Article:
Text and Interview: Andy Fenwick
Images Courtesy of Terrorbird and Hidden Rituals
“Always,” the second LP by Austin’s Hidden Ritual, out on Monofonus Press, deserves attention for pulling the nifty trick of precision. Amidst their predilection for ice-cold keyboards, mambo, distortion-free guitar, and vibrato-rich vocals, nothing is wasted, not even oddly tuned guitar solos. It’s a sound as sinisterly monastic as their name, reverential but subdued, like someone dancing alone at 3 am in the low lamplight of a seedy, roadside motel. Add maracas and you’d have something close to Young Marble Giants (hear Hidden Ritual’s “Roach”); go electronic, and maybe Basic Channel; add a little surf, and you’d something like Dirty Beaches, or the quieter work of early Gallon Drunk.
On “Always,” only “Rat” truly goes all out with a speedy tempo, its guitar leads and keyboard figures fighting for space. Ice-cold organ accents grace “Limo” and, on “Problem,” Hidden Ritual adds a delicious, outdoor tone, as if drums and bass were recorded at a disconnect, in the distance, at the mouth of a desert cave. On album showpiece “Roach,” a Casio keyboard fed through a guitar pedal mimics a creepy horn. Meanwhile, the whole song approaches samba, swinging like a beach-set nightmare as chiming guitar buoys sad singing. The album comes back to Earth with instrumental track “Quarry,” which maybe places the spooky lounge of Martin Denny in a real Texas quarry.
Ravelin talked to Hidden Ritual’s Jaime Zuverza about the new album:
Monofonus Press seems pretty interesting – how’d you get involved?
Yeah, they are interesting. They put out some good stuff and support some fine people. We’re very glad to know them. I know Cory (Monofonus) from his excellent band Spray Paint. We had started talking about putting a book of my music-related art/designs (gig flyers, record cover art, etc.) out on Monofonus (which turned into a yearly calendar) at the same time Hidden Ritual had just finished our first recording, Zebra Bottle, and the ball just started rolling.
To me, your new record seems subdued, but more tense, than your previous music. If I’m not wrong, was that a conscious decision? Did you fight against breaking out loud(er)?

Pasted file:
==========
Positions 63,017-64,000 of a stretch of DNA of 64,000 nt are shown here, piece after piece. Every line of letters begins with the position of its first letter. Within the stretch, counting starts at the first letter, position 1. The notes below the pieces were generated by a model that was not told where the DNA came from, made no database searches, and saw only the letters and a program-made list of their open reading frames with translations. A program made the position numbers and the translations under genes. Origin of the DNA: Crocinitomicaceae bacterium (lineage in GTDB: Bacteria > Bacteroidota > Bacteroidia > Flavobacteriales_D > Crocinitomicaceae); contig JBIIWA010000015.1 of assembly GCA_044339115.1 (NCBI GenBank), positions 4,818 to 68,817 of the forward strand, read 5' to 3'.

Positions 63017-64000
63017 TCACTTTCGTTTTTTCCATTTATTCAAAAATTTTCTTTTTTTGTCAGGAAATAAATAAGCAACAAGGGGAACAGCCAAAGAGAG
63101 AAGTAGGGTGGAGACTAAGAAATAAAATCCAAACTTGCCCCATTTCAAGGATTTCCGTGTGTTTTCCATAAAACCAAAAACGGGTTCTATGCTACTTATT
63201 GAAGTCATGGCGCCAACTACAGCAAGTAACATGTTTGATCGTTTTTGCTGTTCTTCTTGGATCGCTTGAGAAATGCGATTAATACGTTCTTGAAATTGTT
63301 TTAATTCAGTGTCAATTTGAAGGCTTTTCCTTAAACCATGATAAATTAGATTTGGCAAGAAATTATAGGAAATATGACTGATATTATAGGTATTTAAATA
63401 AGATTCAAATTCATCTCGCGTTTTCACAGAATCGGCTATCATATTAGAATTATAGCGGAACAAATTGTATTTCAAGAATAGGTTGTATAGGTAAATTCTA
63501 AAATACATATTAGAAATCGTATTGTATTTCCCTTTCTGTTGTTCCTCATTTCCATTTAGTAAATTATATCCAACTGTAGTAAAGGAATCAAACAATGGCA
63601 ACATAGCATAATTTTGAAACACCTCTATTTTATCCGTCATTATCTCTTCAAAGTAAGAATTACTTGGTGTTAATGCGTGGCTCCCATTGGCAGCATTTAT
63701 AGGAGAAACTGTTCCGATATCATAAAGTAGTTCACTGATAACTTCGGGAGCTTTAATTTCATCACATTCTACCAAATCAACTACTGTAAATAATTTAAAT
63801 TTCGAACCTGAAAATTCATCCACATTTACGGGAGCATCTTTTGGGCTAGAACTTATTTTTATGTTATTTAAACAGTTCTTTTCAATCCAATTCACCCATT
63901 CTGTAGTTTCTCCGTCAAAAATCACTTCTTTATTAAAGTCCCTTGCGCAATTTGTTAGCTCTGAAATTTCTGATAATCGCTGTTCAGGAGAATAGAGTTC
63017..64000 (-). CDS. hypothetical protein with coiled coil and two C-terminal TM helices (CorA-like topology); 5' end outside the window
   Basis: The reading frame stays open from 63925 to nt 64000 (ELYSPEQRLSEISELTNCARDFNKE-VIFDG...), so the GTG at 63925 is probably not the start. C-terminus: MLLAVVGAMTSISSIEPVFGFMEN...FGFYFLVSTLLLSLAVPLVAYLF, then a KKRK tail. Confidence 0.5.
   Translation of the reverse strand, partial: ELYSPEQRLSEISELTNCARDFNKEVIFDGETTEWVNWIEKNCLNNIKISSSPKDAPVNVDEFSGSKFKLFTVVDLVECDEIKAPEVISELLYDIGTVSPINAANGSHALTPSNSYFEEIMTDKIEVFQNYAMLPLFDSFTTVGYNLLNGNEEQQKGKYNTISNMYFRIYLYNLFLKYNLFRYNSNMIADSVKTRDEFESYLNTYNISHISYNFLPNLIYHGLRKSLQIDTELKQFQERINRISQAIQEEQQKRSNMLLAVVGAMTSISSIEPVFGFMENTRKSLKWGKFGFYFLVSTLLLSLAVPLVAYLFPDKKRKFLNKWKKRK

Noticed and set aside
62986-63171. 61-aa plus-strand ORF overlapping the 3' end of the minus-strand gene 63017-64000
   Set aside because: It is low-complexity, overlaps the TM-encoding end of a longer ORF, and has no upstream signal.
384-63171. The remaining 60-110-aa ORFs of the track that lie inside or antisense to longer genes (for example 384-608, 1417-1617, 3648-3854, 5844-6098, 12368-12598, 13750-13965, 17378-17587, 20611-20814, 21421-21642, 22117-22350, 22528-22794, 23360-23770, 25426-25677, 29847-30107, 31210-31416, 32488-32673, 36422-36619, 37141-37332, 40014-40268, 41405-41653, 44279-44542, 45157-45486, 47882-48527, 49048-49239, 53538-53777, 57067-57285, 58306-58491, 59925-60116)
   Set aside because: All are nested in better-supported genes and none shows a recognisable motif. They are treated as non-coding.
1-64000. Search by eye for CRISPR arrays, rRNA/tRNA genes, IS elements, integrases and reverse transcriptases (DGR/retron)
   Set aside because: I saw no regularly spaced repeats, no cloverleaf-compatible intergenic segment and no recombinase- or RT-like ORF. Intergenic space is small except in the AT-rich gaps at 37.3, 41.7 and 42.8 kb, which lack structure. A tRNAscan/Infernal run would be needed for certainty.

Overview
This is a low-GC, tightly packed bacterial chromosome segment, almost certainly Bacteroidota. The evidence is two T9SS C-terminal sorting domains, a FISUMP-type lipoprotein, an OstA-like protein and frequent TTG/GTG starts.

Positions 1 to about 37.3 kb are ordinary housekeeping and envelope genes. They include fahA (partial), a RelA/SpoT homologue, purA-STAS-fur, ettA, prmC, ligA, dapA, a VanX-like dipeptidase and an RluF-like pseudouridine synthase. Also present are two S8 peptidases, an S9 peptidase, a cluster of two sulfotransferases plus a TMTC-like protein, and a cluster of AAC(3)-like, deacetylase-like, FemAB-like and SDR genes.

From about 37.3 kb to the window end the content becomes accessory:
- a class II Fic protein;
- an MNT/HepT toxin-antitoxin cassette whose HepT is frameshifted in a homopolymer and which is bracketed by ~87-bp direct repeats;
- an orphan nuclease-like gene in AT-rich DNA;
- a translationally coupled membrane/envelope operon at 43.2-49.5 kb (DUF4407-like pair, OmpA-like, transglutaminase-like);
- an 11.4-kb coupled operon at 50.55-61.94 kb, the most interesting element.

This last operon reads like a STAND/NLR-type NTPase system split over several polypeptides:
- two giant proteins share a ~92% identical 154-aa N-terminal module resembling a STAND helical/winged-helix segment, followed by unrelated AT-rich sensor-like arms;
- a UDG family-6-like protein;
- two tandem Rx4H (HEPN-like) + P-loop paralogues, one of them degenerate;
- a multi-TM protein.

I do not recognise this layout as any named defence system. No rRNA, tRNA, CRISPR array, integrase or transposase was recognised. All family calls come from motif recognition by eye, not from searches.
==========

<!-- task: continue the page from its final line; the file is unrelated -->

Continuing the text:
Yes, it was a conscious decision to play the songs that way. At home when listening to music we like to chill and be tense at the same time. (Not unlike the feeling you get when watching “Unsolved Mysteries” while slouching in a comfy sofa occasionally looking around nervously at the dark corners of the room while relishing in a frightful story.) But when we go out to see a show, the bar is full of contagious energy and we’re generally in the mood to see/hear/feel/play something with more movement. We didn’t fight against breaking out louder when making this record, cuz we’ve never been a loud band, but we did fight against playing faster like we do live.
I find your rhythms interesting – you swing, the way Young Marble Giants did, or Dirty Beaches sometimes does –especially on songs like “Roach”. When you write, do songs begin that way, or melody?
Our songs come about in every normal band way imaginable … sometimes it’s through improvisation, sometimes it’s a group effort and sometimes it’s not. But I would say our music is intentionally written to keep rhythm up front. The bass guitar is my favorite instrument. We also like to keep things a little dancy. Our favorite part of a live show is when the audience starts dancing… or starts throwing cash money at us. Which is kind of our trademark at our shows nowadays. If you see us play live feel free to join the movement. It’s fun!
What’s that odd, Moog-Farfisa sounding thing that starts about one minute into “Roach” and gets more prominent later?
We use a Casio keyboard from the 80s that’s going through guitar pedals. We have used Farfisa on our recordings before, and sooner or later we’ll use a Moog as well (once we have some time to figure out how to use it). All keyboards are beautiful.